In 1999, Galaxy Quest hit the screens. That feels like ages ago for a film that I still consider the best sci-fi comedy (just like Space Balls). The perfect mix of humor and science fiction, the impeccable cast, and flawless execution – everything in this movie is simply just right. You don’t even have to be a science fiction fan to enjoy it as a very funny film.
“What if…?” is the question that every good science fiction story starts with. What if a group of actors is mistaken for their roles in a popular science fiction series? It happens, you know – sometimes fans can’t distinguish between the actor and the character they play. But actors can also grow tired of their roles in a TV series and bitch about how their Great Important Work is overlooked.
Galaxy Quest was a TV series in this film, much like Star Trek, featuring a crew of a massive spaceship that embarks on adventures and saves entire planets. In this case, fans – who believe the actors are the real heroes (spoiler!) – are actually extraterrestrial beings from another planet. These beings hope that the crew can save their planet from the wicked General Sarris, and so they ask the Captain for help.
By Grabthar’s Hammer…
The Captain is an actor who never really landed a big role after the TV series. But he loves attending fan conventions and chatting with fans. He assumes the aliens are just fans looking to make a fan production. But he soon finds himself aboard a real spaceship, far, far away from Earth. Now, he must step into the shoes of the heroic, but fictional, Captain.
The other main cast members aren’t as thrilled with their roles in the series. The only woman in the crew just repeats what the computer says. She’s played by Sigourney Weaver, who, of course, had a very different role in Alien. Then there’s Dr. Lazarus, feeling like a failure because this role earned him his biggest fanbase and might have cost him significant theater productions. Alan Rickman portrays Lazarus so funny as a grumpy man. They all find the Captain quite unpleasant, clinging to the past.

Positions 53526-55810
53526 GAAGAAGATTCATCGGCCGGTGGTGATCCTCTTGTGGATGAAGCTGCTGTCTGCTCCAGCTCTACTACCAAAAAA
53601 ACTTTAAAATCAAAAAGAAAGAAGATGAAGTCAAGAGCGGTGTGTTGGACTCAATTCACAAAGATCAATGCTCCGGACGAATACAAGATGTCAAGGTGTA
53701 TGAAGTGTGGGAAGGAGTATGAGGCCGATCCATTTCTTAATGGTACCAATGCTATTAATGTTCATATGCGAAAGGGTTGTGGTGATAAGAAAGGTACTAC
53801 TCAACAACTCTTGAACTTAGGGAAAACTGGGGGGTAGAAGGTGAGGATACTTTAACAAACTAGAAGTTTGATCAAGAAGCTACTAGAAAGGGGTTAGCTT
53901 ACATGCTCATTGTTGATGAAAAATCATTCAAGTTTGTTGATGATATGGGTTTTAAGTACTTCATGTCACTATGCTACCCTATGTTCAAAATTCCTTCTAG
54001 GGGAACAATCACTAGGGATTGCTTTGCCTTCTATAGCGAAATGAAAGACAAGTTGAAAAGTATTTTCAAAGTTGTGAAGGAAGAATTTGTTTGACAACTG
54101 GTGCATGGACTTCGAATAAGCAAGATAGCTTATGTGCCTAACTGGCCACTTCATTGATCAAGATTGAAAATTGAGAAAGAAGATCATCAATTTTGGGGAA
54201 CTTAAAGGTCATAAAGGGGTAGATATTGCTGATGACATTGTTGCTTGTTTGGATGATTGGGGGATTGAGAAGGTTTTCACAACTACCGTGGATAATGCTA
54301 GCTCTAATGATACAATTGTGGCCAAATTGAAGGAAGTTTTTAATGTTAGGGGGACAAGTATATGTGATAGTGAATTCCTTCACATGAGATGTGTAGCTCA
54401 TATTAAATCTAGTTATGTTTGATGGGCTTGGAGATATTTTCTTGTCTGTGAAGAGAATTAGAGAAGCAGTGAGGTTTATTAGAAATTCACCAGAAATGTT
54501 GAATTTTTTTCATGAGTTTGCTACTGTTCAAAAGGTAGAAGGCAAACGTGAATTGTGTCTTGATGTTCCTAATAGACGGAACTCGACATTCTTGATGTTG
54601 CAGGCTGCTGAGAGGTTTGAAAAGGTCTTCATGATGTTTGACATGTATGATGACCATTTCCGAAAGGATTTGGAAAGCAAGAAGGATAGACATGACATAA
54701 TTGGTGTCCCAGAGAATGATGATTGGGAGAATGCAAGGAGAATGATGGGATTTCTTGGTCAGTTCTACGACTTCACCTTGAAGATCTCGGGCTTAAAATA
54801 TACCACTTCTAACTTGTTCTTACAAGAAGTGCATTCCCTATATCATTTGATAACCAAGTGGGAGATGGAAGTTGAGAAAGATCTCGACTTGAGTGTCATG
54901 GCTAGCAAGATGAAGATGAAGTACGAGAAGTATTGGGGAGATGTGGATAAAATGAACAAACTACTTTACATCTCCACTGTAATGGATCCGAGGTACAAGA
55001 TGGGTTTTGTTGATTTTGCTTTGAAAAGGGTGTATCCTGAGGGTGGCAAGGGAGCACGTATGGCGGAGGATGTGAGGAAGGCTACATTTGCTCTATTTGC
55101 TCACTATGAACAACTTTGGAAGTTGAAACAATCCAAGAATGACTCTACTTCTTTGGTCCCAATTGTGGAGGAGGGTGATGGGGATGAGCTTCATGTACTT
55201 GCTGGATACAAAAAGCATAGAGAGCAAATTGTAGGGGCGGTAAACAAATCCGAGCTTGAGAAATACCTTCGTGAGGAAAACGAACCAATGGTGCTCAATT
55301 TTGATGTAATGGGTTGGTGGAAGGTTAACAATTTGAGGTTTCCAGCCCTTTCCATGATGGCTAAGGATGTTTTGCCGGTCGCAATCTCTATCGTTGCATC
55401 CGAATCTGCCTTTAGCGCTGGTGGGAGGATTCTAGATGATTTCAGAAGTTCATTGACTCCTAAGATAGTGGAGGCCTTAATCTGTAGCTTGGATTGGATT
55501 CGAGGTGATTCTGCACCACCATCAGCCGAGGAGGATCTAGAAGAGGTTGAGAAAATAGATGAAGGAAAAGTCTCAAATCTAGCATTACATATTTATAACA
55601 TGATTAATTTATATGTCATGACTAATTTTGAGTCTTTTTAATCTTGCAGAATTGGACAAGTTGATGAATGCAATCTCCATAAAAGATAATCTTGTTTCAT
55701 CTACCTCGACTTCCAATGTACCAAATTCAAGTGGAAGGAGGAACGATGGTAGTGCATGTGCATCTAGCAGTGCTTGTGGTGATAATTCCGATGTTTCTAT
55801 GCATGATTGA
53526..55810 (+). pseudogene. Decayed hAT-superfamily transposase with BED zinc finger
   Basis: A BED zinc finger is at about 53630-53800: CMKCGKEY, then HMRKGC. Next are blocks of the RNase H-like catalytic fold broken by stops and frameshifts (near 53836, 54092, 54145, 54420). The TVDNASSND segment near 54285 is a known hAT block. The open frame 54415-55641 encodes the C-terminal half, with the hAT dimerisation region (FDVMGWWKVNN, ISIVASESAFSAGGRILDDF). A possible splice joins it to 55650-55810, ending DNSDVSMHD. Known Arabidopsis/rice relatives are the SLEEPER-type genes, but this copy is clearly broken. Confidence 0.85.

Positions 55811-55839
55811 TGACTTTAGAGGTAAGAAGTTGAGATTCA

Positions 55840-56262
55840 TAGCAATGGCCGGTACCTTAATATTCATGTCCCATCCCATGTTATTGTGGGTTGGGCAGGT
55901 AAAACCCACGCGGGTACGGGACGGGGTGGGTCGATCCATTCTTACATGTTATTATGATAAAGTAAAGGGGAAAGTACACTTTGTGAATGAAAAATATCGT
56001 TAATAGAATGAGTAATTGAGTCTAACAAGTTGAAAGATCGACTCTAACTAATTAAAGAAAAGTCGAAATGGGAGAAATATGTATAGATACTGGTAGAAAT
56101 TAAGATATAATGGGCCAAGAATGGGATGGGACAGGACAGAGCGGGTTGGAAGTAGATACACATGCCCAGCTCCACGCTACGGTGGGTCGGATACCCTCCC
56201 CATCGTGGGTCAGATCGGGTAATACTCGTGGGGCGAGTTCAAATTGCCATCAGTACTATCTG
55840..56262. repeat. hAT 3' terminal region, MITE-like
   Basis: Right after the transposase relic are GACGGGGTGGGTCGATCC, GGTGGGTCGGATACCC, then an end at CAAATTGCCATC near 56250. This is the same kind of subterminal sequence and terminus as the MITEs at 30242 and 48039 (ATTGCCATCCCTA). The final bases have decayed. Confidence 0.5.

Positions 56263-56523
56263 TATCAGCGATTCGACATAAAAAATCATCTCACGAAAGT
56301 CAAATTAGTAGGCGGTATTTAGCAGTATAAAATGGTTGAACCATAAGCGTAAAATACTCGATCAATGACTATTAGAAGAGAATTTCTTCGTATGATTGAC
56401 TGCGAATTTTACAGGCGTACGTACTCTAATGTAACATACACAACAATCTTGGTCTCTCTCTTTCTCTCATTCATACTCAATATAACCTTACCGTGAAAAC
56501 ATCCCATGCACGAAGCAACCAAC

Based on Star Trek
Star Trek fans will recognize elements inspired by their beloved science fiction series. The Captain, both the actor and the role, appears to be based on Captain Kirk (William Shatner). Even the plots of Galaxy Quest episodes described in the movie seem straight out of Star Trek. However, it’s done with affection. The series and the fans aren’t really put down. You can have a good laugh, but as a fan, you don’t have to worry about being portrayed as an oddball.
Yet, you don’t have to be a Trekkie or a sci-fi nerd to find the film funny. The concept of people being enlisted by aliens to help them, even though they are not the heroes they are believed to be, is just amusing. The way the characters react like ordinary people makes it relatable. And with Weaver, Rickman, Sam Rockwell, Missy Pyle, and Tim Allen, it’s a dream cast to savor.